President’s Column

Confessions of a History Lover

Looking back at my childhood school days, I must confess that I was one of those students that sat in the back of the classroom and thought history class was a drag. What’s the point of learning about a bunch of names, places and dates about past events and people long dead.

Now in my third trimester of life, I’ve learned that history matters.

History provides us with a sense of identity. Ancient cultures devoted much time and effort teaching their children about their family history. They believed that learning about the past helps a child better understand who they are. It tells them where their  ancestors came from and how they interacted with larger historical change. Did our ancestors serve in major wars? Did they endure pandemics? How did they handle other significant events? Understanding our history gives us the ability to appreciate the legacies we may have inherited from our ancestors. Studying our own history can help us better understand ourselves.

History helps us become better informed citizens. This knowledge can help us take an active role in the political forum through educated debates and by refining our core beliefs. Good citizens are always informed citizens, and no one can consider themself to be an informed citizen without a working knowledge of history. This is the case whether we’re talking about our role in our community or our country on the whole. History helps us become better voters and be more effective members of society by participating in democratic activities such as voting, community work, as well as vying for leadership positions.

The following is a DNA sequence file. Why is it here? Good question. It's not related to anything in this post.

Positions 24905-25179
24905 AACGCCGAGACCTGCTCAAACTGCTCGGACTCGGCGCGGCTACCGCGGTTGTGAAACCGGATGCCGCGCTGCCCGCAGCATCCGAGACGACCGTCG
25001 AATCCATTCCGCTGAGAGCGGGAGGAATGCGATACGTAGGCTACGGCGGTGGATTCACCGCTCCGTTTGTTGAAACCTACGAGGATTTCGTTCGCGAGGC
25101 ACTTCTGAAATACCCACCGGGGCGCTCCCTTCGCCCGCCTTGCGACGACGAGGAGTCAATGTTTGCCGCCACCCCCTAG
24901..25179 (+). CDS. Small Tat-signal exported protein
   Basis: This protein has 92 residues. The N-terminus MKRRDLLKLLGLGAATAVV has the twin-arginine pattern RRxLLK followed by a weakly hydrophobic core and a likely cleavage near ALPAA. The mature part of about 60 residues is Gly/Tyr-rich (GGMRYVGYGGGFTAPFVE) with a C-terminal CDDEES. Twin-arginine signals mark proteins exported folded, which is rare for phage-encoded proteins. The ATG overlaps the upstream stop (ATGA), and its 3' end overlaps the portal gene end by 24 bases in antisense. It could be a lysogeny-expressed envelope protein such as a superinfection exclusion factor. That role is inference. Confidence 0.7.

History teaches values. Learning about people who have faced and overcome adversity can be inspiring. You can study how great people of history successfully worked through moral dilemmas, and learn from ordinary people who teach us lessons in courage, persistence and protest. We can draw inspiration from such people and imitate their strength in solving the challenges that face us today. 

Studying history equips us with vital skills such as critical thinking, research expertise, evaluation skills as well as both quantitative and qualitative analysis. Studying history can play a critical role in promoting one’s intellectual growth and development.  The study of history can transform us to be a better student, citizen, and person overall. 

History is fun. For thousands of years, humans have used the art of storytelling to educate and motivate. Studs Terkel once said, “People are hungry for stories. It’s part of our very being. Storytelling is a form of history, of immortality, too. It goes from one generation to another”.

In closing, I invite everyone to have some fun, learn some skills and become good citizens by getting involved with the Milton Historical Society.

Jeff Dufresne, President and Founding Member of the Milton Historical Society           

Mailing Address:

12460 Crabapple Road, Suite 202-509

Milton, GA 30004

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